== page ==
State Bar complaint filed against former Democratic judicial candidate

Timothy Gunther mugshot taken February 26, 2022, via Raleigh CCBI

RALEIGH — A former judicial candidate who won a 2020 election for a Superior Court seat but was later disqualified is now facing a complaint against him filed with the North Carolina State Bar. 

The complaint filed against Democrat Timothy Gunther alleges his past campaign activities violate the rules of professional conduct.  

The complaint asserts the 63-year-old Gunther “engaged in conduct involving dishonesty, fraud, deceit, or misrepresentation that reflects adversely on the lawyer’s fitness as a lawyer in violation of Rule 8.4(c) and failed to comply with the applicable provisions of the Code of Judicial Conduct in violation of Rule 8.2(b).” 

Included in the complaint’s list of supporting claims is that Gunther also changed his address from the Cary address to the Fuquay-Varina address on other official documents that included a “concealed handgun permit and his vehicle registration.” 

Gunther was admitted to the North Carolina Bar in 1992, the same year he obtained his law degree from Campbell University Law School.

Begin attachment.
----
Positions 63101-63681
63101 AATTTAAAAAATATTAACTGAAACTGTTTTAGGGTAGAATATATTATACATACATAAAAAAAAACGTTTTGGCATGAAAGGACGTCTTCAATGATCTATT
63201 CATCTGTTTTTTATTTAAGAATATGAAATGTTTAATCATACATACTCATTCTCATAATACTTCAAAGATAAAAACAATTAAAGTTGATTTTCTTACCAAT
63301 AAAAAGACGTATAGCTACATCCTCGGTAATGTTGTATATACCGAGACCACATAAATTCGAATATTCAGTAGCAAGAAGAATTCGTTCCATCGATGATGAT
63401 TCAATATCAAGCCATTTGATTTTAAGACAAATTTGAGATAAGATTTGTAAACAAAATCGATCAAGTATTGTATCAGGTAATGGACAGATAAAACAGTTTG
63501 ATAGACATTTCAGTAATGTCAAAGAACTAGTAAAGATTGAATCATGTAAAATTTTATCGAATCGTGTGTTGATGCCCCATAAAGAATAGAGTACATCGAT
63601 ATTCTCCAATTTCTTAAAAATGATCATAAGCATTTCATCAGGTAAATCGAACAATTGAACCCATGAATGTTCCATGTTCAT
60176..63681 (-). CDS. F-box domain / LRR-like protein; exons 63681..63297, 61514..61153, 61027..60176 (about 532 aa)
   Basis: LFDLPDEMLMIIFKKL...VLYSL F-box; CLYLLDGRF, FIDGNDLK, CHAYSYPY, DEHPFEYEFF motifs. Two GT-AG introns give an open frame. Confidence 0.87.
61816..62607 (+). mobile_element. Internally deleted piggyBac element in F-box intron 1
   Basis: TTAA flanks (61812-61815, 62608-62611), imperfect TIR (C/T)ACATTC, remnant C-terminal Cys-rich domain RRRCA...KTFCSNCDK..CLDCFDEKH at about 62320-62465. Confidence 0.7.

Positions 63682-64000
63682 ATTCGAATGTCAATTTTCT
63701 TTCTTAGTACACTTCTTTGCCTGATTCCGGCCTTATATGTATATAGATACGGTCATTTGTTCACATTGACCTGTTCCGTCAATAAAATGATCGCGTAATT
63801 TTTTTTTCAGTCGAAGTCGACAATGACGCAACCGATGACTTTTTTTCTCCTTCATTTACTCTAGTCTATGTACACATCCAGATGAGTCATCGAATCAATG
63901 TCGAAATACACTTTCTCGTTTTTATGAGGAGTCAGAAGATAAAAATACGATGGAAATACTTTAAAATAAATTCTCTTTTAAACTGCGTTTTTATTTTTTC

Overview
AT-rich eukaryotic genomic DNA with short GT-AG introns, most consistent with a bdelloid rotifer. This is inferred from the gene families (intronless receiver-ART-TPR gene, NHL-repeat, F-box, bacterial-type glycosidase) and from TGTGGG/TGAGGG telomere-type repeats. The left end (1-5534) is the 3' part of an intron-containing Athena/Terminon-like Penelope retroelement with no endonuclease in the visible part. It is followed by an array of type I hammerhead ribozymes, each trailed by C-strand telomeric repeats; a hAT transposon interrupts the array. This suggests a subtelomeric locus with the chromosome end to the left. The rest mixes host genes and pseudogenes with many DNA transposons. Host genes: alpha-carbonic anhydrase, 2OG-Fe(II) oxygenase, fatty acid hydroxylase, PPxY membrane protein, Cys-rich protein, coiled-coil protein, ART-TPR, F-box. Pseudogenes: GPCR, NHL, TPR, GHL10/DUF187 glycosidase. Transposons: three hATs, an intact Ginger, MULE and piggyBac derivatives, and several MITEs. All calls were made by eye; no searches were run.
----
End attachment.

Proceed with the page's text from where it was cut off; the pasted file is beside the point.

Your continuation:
The allegations in the complaint go back to the 2020 election cycle involving the Judicial District 10F race that had only two candidates, Gunther, who received over 56% of the vote and Republican candidate Beth Tanner, who received just under 44% of the vote. 

Gunther’s victory, however, was short-lived. Not long after the election, the Wake County Board of Elections announced that Gunther had been disqualified to hold the office after admitting he had violated state law by lying about where he lived in his campaign filings.   

The Fuquay Varina address Gunther listed on his filings put his residence inside the 10F District, however, he did not actually live there. The Fuquay Varina residence is that of his ex-wife and their children. Gunther had actually been living in Cary since 2006, putting him in District 10D.  

During the last weekend of February, Gunther was arrested on felony obstruction of justice and false filing charges related to his campaign filings, according to arrest records. Following his arrest, he was released on a $10,000 unsecured bond. 

On April 13, 2021, Gov. Roy Cooper filled the vacancy by appointing Damion McCullers to the 10F seat. 

“Damion McCullers is an experienced attorney and thoughtful leader who will make an excellent District Court Judge. I appreciate his willingness to serve Wake County and North Carolina,” said Cooper in a press release.

About A.P. Dillon 656 Articles
A.P. Dillon is a North State Journal reporter located near Raleigh, North Carolina. Find her on Twitter: @APDillon_